The cutting tool 60 and the rotary tools 80 and 81 are respectively designed to be able to move independently in the direction orthogonal to the joint line, in other words, in the width direction of the gap 40 (groove 41). This is for detecting the position of the joint line (gap 40, groove 41) and for positioning the cutting tool 60 and the rotary tools 80 and 81 to the center of the joint line. Moreover, the cutting tool 60 and the rotary tools 80 and 81 can be moved independently in the vertical direction, respectively. This is to control the cut depth of the cutting tool 60 (depth of the groove 41) and the weld depth of the rotary tools 80 and 81 to a determined depth.

In order to realize the above advantage, optical sensors (not shown) are provided to the apparatus for detecting the position of projections 12 and 22. The optical sensors detect the width position of the two projections 12 and 22, in order to position the cutting tool 60 and rotary tools 80 and 81 at the center of width thereof. Moreover, the optical sensors detect the height position of the upper surfaces of projections 12 and 22, in order to insert the cutting tool 60 and the rotary tools 80 and 81 to a predetermined depth.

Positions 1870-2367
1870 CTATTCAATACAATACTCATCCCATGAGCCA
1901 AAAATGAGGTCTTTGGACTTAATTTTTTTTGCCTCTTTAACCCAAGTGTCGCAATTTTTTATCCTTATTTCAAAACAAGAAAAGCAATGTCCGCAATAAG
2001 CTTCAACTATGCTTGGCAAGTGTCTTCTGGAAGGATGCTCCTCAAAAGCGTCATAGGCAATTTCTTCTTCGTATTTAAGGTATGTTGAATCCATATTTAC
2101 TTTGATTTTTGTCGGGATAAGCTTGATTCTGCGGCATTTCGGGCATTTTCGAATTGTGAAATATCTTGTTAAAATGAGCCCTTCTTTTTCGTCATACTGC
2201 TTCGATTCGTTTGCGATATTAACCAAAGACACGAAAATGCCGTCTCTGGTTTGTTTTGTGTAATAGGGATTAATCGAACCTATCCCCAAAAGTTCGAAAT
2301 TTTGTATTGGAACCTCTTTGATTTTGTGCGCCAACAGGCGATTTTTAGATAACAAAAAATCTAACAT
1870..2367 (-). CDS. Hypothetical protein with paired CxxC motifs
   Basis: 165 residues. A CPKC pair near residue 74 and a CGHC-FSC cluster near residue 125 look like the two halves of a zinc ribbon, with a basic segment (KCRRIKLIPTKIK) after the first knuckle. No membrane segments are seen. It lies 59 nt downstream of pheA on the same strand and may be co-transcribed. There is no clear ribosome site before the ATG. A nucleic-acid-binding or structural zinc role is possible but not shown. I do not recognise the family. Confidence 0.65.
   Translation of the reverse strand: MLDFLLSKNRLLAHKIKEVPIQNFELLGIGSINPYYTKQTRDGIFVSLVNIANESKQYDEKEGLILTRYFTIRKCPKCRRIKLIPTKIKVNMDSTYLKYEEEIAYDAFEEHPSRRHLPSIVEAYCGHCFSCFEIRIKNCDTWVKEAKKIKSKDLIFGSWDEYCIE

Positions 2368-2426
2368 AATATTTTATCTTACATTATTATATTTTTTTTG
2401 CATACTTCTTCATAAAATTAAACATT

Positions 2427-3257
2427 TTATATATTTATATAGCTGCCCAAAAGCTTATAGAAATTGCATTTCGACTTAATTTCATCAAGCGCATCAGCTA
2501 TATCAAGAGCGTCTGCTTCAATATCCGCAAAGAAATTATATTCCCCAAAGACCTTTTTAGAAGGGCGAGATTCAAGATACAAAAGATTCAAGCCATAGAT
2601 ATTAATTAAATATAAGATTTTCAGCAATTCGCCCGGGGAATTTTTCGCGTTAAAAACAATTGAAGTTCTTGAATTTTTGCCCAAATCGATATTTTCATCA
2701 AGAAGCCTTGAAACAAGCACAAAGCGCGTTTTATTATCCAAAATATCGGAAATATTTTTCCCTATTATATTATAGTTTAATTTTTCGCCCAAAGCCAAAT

The driving force provided by the feeding rollers 92 a, 92 b, 92 c and 92 d to the filler member 30 must be strong enough to oppose to the push-back force acting on the filler member 30 during the friction stir welding performed by the rotary tool 81.

The distance from the feeding rollers 92 e and 92 f to the press roller 70, the distance from the press roller 70 to the rotary tool 80, and the distance from the rotary tool 80 to the rotary tool 81 must respectively be set to a distance that does not cause the buckling of the filler member 30 at respective locations by the force pushing back the filler member 30.

According to this embodiment, even if a gap exists along the joint line upon abutting and welding two members, the joint line can be cut to form a gap having a predetermined size into which a filler member is inserted to substantially eliminate the gap formed to the joint line before performing friction stir welding, thus enabling to achieve a good weld.